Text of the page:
Flea hops on a new idea: Teaching music

Pop Music

October 21, 2001|By Susan Carpenter | Susan Carpenter,Special to the Sun

LOS ANGELES -- Rock star or headmaster?

Flea, the Red Hot Chili Peppers' impish bass player, will be both once his Silverlake Conservatory of Music opens its doors this month. "See that kid?" he asks, pointing to a child running past the back door. "Future tuba player."

Sandwiched between a meat store and a storage area on Sunset Boulevard, the school is another addition to the ever-gentrifying hipster neighborhood of Silver Lake. The former thrift shop, once crammed with unwanted clothes and dusty knickknacks, is now a beautifully rendered practice studio with eight rooms, each named after a tone in the diatonic scale --do, re, mi, fa, so, la, ti and do.

"I've been teaching all these years in boarded-up old bathrooms and closets," says Keith Barry, a high school friend of Flea's who will be the conservatory's dean of education. "That's your typical private lesson space, and I'm happy to be there, but this facility is going to be gorgeous."

Inside, the school has the feel of an Art Deco train station, with retro ceiling lamps and two-tone green walls. Eventually those walls will be decorated with portraits of iconoclastic musicians: John Coltrane, Jimi Hendrix, Igor Stravinsky and Fugazi's Ian MacKaye.

That gallery is symbolic not only of Flea's musical taste and influences, but also of the school's overall take on music instruction.

"I would want to teach a kid Germs songs as much as I would want to teach them Bartok or Haydn," says Flea, 39, whose real name is Michael Balzary. "When I was a kid I played in symphony orchestras and I played punk rock, and it's just as valid to me."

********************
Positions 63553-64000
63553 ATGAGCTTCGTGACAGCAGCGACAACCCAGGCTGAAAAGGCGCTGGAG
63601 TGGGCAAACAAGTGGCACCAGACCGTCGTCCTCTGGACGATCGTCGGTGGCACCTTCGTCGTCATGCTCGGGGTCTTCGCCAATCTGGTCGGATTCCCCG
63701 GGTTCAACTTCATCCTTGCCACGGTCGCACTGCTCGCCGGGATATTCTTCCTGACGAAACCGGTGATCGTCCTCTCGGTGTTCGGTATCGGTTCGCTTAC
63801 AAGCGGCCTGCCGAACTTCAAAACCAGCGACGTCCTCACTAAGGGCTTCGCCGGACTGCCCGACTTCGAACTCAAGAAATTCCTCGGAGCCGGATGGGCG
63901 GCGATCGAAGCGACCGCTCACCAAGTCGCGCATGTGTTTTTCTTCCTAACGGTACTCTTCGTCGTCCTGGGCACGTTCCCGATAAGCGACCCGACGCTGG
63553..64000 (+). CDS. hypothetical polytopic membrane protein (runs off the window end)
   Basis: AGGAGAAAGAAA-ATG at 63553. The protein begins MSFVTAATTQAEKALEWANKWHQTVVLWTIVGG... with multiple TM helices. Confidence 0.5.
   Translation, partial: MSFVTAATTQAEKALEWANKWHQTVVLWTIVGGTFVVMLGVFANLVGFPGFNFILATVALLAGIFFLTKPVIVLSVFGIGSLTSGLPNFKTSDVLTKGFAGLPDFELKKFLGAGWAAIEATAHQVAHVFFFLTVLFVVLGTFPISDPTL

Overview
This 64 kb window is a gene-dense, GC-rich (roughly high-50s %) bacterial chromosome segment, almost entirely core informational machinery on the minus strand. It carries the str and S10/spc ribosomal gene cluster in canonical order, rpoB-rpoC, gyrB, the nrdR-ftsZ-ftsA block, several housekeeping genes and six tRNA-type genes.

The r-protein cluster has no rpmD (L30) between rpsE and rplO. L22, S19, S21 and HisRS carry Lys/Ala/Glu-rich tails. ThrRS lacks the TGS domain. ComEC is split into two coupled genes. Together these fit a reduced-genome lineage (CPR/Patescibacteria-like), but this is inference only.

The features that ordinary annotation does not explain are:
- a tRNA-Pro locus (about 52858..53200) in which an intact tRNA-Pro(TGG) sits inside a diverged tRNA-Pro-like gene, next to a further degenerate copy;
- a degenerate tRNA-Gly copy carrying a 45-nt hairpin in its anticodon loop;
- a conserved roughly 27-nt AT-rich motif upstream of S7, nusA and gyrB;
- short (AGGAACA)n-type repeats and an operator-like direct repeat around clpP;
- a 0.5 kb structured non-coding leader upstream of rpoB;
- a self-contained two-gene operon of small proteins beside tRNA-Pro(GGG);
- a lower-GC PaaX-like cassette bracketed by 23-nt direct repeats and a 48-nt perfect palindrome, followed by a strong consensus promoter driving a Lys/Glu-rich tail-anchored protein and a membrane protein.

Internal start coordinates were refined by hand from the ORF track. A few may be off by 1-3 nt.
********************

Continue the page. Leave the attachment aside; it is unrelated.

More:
More than 20 teachers will rent space from the school, offering classes that range from clarinet and lap-steel guitar to electric bass and vocals. "Master classes" will also be available in Afro-Cuban percussion, string quartets and other disciplines.

Flea, who is financially backing the school, plans to teach a few lessons a week in trumpet and bass.

He'll probably limit his commitment to two-month blocks because of the Chili Peppers' schedule -- the group will soon be in the studio making the follow-up to its 1999 hit "Californication," which has sold more than 8 million copies.

When Flea speaks about the conservatory, he is dead serious -- a bit of a disconnect from his goofball image. Is this the same guy who once sported a sock on his privates for an album cover?

Flea's earnestness about the school stems from his own upbringing. The stepson of jazz bassist Walter Urban Jr., he grew up in a house teeming with musicians but strapped for cash. A gifted trumpet player, he was able to take private lessons only because he won a scholarship.

"I was lucky, and I got it and I loved it. For me, it was the greatest thing in the world," Flea says.

Eventually, he hopes to turn the conservatory into a nonprofit and subsidize half of its students with free lessons and instruments.

Sitting in a corner where a small stage will be built, Flea says he envisions the school as a creative community center of sorts. The stage will be used primarily for recitals -- "kids blowing clarinets and teary-eyed parents and stuff," he says -- but also for orchestra, jazz and vocal performances, and poetry readings.

Other members of the Chili Peppers may also teach some clinics, says Flea, who will certainly rank as the biggest rock star ever to engage in such a face-to-face relationship with the public. Is there any concern that some will sign up for lessons only to bask in the glow of celebrity presence?

"If that's the initial thing that brings them in, then that's fine," says Pete Weiss, 42, the school's chief of operations. "Maybe at that point ... they'll be able to look at themselves and feel good." Though the name Silverlake Conservatory of Music may seem a little square for a guy whose band likes to play in the buff, Flea says, "I wanted to have a name that was serious because this is going to be a serious academic school."

The kids are not, he says with a smile, "gonna be coming in cursing and acting like me."

Susan Carpenter is a reporter for the Los Angeles Times, a Tribune Publishing newspaper.

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